Entertainment

‘Paranormal Activity 3′ Just What Halloween Ordered

By Tim Posada, 10/27/2011

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“Paranormal Activity 3” is why Halloween exists. Finally, a horror movie that reminds us why we were once scared to let our feet hang off the edge of the bed. How about those moments we panicked over when something fell in the kitchen at 3 a.m.? “Business as usual” for a franchise is normally the mark of death come the third installment, but this low-budget, blockbuster prequel dishes out a familiar dose of jumps and thrills that’s anything but monotonous.

Chloe Csengery, as young Katie, and Jessica Tyler Brown, as Kristi Rey, star in the prequel, "Paranormal Activity 3". (photo courtesy of Paramount Pictures)

The strength of “PA3” lies not in special effects but its ability to milk every cinematic moment. A film constructed like a viral video created by a home camcorder has one major advantage: making us guess what lies just beyond the border of the frame. As usual, we never see the paranormal entity in full form, but it’s there, laughing at us as we tilt our heads or move closer to the screen for a clearer look. If every filmgoing experience was like this, I’d never see another film. It’s an exercise in suspenseful discomfort. What’s going to happen next? Don’t know, but keep watching because you never know when something’s about to lunge at you or make a crashing sound off screen. Key moments play right into horror film expectations, while others turn those same conventions back on us.

If you’re into this franchise, then “PA3” has many (not all) of the answers you’ve been waiting for since the first film. But don’t ask anyone; half the fun is the journey — finding out on your own. “PA2” might’ve been scarier, but “PA3” still packs a terrifying punch, and effectively expands on the storyline elaborated on in the second film.

The characters are stock as usual. We’ve got the boyfriend, Dennis (Christopher Nicholas Smith), who can’t help but attempt to visually chronicle the paranormal events occurring in the house (because trying to prove the devil’s existence always turns out OK…right?). Just like the other films, you have to wonder if his actions only anger the unseen antagonist. Next, there’s Julie (Lauren Bitner), mother of young Katie (Chloe Csengery) and Kristi Rey (Jessica Tyler Brown), the sisters portrayed in the prior films. Julie just wants to be a good mother to her children, but the invisible vagrant has different plans for the younglings.

As the rabbit leads further into hell for these characters, we also meet Dennis’ buddy, Randy (Dustin Ingram), who surely believes in God now that he’s witnessed the existence of Satan. We also get one more chance to hang out with the sisters as we once knew them: the older Katie (Katie Featherston) and Kristi Rey (Sprague Grayden). There are a few more faces, but let’s not dwell on details that might give away the end –– and what an end it is.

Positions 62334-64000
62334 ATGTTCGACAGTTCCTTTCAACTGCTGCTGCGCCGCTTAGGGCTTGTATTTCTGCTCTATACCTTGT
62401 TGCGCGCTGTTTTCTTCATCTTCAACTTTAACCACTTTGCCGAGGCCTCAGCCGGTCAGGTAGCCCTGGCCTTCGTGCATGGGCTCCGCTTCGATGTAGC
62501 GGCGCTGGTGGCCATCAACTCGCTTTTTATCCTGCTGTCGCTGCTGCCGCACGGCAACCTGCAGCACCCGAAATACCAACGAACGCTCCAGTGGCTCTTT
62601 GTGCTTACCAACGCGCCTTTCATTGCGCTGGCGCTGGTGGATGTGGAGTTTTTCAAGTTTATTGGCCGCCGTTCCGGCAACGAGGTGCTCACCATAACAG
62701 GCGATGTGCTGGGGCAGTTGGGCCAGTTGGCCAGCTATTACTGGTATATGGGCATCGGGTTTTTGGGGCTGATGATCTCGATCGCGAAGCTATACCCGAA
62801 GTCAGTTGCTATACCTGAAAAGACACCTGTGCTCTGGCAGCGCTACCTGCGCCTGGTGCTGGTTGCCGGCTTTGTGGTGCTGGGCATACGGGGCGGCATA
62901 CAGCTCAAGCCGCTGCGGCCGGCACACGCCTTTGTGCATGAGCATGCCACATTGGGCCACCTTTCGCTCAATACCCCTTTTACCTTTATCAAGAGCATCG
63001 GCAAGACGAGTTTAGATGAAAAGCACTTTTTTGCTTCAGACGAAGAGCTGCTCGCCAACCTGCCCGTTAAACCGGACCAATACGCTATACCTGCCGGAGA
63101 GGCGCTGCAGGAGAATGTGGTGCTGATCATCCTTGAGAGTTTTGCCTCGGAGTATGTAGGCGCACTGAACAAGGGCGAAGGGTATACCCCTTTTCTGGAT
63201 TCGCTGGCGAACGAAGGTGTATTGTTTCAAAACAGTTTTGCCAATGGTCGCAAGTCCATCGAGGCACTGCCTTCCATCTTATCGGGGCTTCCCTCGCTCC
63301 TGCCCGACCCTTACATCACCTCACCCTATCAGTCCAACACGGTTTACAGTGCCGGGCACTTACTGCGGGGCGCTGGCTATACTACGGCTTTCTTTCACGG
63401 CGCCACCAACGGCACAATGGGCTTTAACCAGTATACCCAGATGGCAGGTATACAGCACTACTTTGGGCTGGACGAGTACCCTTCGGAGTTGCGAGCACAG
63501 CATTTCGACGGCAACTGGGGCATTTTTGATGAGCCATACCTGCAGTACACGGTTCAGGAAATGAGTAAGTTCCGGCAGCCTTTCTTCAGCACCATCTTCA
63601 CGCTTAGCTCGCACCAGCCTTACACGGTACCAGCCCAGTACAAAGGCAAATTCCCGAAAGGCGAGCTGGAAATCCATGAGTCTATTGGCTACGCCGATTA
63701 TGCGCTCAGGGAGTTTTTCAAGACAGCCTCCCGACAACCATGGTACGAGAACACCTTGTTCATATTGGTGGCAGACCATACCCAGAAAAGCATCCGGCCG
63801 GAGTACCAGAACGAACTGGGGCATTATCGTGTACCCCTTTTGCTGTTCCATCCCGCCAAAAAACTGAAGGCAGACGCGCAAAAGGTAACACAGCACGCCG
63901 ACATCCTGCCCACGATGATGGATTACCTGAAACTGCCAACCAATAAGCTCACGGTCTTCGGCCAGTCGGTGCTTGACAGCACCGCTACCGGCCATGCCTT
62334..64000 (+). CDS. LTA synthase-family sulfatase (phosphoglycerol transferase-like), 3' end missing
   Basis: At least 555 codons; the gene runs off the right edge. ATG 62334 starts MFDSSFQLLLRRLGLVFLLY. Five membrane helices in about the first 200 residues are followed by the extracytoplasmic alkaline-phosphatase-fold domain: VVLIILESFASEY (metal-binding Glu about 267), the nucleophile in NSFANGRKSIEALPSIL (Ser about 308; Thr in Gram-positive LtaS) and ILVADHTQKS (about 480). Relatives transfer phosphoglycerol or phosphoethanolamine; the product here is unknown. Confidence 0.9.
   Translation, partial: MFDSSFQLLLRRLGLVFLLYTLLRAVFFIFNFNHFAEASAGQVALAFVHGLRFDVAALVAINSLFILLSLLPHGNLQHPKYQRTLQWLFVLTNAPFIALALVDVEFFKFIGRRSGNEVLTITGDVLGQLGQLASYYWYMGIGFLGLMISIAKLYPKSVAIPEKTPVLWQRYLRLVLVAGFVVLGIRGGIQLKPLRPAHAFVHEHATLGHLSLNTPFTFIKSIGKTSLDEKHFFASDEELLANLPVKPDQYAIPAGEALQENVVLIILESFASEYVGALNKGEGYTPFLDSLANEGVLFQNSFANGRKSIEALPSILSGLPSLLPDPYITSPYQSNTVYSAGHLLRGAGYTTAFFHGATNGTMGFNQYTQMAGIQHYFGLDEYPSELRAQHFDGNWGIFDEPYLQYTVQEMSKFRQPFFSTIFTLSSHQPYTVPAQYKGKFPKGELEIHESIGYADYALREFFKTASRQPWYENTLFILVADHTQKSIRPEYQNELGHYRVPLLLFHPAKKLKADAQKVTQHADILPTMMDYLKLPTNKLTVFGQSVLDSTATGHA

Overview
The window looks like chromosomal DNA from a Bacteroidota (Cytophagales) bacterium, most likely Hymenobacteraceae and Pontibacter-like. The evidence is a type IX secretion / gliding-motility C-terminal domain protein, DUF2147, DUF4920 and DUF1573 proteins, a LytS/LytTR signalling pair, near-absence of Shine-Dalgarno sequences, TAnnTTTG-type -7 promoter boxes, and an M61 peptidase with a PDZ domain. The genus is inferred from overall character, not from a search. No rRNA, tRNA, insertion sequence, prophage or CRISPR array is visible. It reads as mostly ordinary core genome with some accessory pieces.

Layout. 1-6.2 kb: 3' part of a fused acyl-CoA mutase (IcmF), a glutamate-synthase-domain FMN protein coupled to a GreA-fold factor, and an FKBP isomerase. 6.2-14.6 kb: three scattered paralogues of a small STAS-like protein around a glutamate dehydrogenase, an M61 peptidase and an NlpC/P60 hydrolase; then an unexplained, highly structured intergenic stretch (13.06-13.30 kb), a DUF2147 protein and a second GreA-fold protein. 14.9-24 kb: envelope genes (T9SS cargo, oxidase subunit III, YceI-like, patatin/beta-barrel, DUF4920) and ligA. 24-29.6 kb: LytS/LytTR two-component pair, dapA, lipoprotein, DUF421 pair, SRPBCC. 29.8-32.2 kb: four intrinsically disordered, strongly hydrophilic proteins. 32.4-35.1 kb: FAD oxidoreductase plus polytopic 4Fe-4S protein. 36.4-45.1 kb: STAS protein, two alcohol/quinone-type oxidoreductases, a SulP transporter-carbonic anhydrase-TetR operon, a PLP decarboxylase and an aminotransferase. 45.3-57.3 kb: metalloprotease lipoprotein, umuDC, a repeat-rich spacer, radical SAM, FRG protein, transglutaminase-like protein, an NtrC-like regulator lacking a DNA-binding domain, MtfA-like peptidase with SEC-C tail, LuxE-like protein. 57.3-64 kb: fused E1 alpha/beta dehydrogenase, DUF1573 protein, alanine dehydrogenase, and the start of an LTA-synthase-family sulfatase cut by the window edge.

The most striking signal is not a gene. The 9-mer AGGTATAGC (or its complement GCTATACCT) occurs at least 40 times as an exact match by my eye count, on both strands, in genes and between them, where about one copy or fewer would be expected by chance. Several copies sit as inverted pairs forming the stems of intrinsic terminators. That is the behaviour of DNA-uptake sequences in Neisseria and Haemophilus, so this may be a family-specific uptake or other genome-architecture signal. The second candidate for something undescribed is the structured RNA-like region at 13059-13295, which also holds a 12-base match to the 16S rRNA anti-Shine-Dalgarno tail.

Like “PA2”, cameras are strategically placed in certain parts of the house — they even create a rather clever device that allows one of them to rotate (not bad for a film set in the ‘80s) — along with a handheld that takes us, the oh-so-vulnerable spectators, straight into the action (even though we secretly pray for the shot to cut, thus signifying brief relief from the ongoing visual tension).

There’s an art to amateur cinematography, and Magdalena Gorka Bonacorso, a Polish cinematographer who’s no stranger to mockumentary-style shooting (doing similar work in another mockumentary, “I’m Still Here”, and several documentary shorts), knows just how intentional “accidental” footage must be. Trust me, you’ll never look at a talking Teddy Ruxpin stuffed animal the same way again after a few unsettling visuals, thanks to Bonacorso.

Fresh off their recent acclaim for the 2010 documentary (or mockumentary, depending on your analysis of the film’s authenticity), “Catfish”, directors Henry Joost and Ariel Schulman take their knack for the handheld cam to new frightening heights. Sure, some might call “PA3” a step down from what some critics called a modern-day Hitchcockian tale, but let’s just be thankful promising filmmakers still come near the often awful horror genre. Few films bask in the unknown like “PA3”, and for that we must thank the franchise’s latest directing duo.

“PA3” isn’t scary because of what happens; it’s all in what gets left out. What hopefully won’t get left out now is a fourth film (how could they not after setting a new weekend record for the highest grossing horror film). Here’s to “Paranormal Activity 4”; may more of the same be just as delightful.

 

 

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